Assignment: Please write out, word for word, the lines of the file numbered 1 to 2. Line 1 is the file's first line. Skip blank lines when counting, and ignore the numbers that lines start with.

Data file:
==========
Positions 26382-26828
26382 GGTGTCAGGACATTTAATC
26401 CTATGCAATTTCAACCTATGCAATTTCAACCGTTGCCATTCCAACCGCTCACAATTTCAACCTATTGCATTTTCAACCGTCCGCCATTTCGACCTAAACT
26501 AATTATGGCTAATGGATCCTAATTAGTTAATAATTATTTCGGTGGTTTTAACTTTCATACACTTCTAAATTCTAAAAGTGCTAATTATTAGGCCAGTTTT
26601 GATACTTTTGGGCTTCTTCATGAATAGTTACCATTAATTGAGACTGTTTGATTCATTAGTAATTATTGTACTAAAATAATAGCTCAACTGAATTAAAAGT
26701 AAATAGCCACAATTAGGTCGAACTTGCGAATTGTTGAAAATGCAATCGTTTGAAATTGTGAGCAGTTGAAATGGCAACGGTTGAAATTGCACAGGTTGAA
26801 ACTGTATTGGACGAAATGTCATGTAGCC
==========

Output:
Positions 26382-26828
26382 GGTGTCAGGACATTTAATC